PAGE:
Santa Rosa de Copán

I have exhausted day-trip locations to explore in western Honduras.  There is just one other town I want to see, Gracias Lempira, but it's a little far for a day-trip.

Santa Rosa Church

I was anxious to get out of town for the day and finally had a good excuse.  My friend Jeff, or Bender as we call him and my new friend, Janet and I took a break from work on a sunny Sunday morning, got in the car and headed southwest to Santa Rosa de Copán.  Santa Rosa and Copán Ruinas, where the important Mayan ruins are located are just 18 kilometers apart, but no road has ever been constructed to connect the two towns.  It takes roughly 3 hours to travel between the two.  Needless to say, it's a one or the other day trip choice we had to make and since Bender and I had made the trip to the ruins at Copán 2 years ago, we chose Santa Rosa. 

During the three hour ride we spent the time telling stories, laughing and watching the countryside go by.  I'm pretty sure I heard some pronounced sighs as we flew past cars on our right and left during the unintended games of "Chicken" as Jorge sped up the road toward oncoming cars, trucks and busses, skillfully getting back into the right-hand lane just before we were about to meet our demise.

 

The weather was beautiful; much cooler than San Pedro with a cool breeze in the shade and no humidity which is something I rarely experience living in Honduras.

There are palm, deciduous and pine trees located in the mountain towns which I find funny.  Somehow I have always thought where palm trees grew it would be too hot for any other kind of tree.  And now you know why I am not a horticulturalist.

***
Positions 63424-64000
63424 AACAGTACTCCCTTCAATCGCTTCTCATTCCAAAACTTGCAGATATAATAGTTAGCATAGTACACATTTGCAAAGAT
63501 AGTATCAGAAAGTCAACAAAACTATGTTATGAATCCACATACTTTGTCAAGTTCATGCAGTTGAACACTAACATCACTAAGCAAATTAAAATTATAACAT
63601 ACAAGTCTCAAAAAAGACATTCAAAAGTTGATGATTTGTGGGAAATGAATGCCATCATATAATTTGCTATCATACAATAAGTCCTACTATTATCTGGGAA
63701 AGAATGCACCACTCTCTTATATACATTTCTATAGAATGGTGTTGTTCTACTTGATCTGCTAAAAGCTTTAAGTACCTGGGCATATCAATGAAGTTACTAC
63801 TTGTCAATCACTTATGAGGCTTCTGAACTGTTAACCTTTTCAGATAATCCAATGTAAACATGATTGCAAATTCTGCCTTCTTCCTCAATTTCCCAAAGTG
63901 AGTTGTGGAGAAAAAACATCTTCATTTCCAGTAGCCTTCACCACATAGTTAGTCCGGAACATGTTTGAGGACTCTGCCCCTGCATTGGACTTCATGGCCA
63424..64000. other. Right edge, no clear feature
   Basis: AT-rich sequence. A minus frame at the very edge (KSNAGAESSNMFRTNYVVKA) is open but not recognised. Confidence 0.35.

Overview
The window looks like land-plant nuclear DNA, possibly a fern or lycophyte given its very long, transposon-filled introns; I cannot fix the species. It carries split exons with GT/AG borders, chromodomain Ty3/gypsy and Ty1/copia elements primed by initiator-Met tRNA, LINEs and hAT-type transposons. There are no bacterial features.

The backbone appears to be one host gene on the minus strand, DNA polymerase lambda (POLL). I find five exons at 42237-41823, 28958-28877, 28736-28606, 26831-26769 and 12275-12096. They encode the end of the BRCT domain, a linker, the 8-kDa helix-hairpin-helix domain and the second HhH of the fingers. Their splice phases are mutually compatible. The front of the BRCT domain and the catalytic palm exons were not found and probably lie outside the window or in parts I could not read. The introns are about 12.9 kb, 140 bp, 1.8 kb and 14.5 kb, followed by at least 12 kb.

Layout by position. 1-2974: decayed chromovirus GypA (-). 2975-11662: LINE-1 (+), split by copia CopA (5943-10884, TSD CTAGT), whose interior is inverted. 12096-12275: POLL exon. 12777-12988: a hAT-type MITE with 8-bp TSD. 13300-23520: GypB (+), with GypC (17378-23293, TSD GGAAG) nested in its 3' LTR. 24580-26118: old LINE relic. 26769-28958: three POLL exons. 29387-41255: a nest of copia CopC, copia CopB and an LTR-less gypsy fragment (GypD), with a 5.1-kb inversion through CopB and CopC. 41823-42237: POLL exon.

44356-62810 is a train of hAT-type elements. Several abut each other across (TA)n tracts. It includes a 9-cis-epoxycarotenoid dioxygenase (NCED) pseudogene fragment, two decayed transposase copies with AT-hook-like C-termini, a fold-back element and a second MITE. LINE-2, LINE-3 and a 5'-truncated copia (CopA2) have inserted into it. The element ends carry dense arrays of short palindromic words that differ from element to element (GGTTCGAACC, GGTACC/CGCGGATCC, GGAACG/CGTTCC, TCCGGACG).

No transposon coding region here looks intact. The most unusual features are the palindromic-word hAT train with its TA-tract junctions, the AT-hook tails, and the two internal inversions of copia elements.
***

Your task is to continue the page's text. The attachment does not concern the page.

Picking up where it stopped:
Our first stop was the "Central Park" of Santa Rosa.  All towns have a Central Park of varying shapes and sizes and where the park is located, so is the big Iglesia (church).  We were excited about getting to the park.  The first time I went to Santa Rosa, my friends James and Stuart and I stumbled upon this gazebo.  Outside were small metal tables and chairs and inside, a coffee shop. Well, not a shop really.  But coffee making machines and a barista.  The coffee was great, the prices awesome and the ambience laid back and fun. 

Sadly, there was no coffee, just the menu on the wall remained.  What we did find, or rather, what found us was a young soldier with a clipboard and serious shotgun?  rifle?  unidentified weapon?  that surely looked like it would do serious damage if fired. 

He was busy trying to get 200 people to sign up for the Breast Cancer Awareness marathon scheduled for the following weekend.  He had a real challenge ahead of him with just 9 signatures on the page at 11am.  I hope he achieved his goal.

We walked around, took photos and headed to the local market.  Before we came to our destination, our stomachs got the better of us and we turned into a small restaurant for lunch.  We ordered tacos which, as aways, are not the tacos we know in the US. They are corn tortillas with a little filling and unless you find a jar of hot sauce or a mini bowl of habanero sauce, there will be no heat.  Lunch hit the spot and we were once again on the street looking for the market.

We found the market, but it was not what we were looking for.  It was more like our local Guamilito market in San Pedro, filled with souvenirs and the infamous Tortilla Ladies. 

We carried on and found the market.  It was a small spot outdoors with a few stands selling produce.  Unfortunately, we arrived late, just as the vendors were packing up, but I did manage to pick up a few ripe tomatoes.  The exciting thing was that they were not refrigerated and they were different shapes and sizes.  I know, seems like a trivial detail, but trust me, finding an unrefrigerated tomato here is pretty miraculous unless you are at an open market. 

We decided to make our way back to the car and head home. 

I love the horses parked like cars 1/2 way up the street

Santa Rosa de Copán is a laid back, peaceful town worth checking out if you have time to make the trip. 

Yes, the pay-phone still lives

Although the clay tile roofs in Honduras tend to mold, I still like the look and texture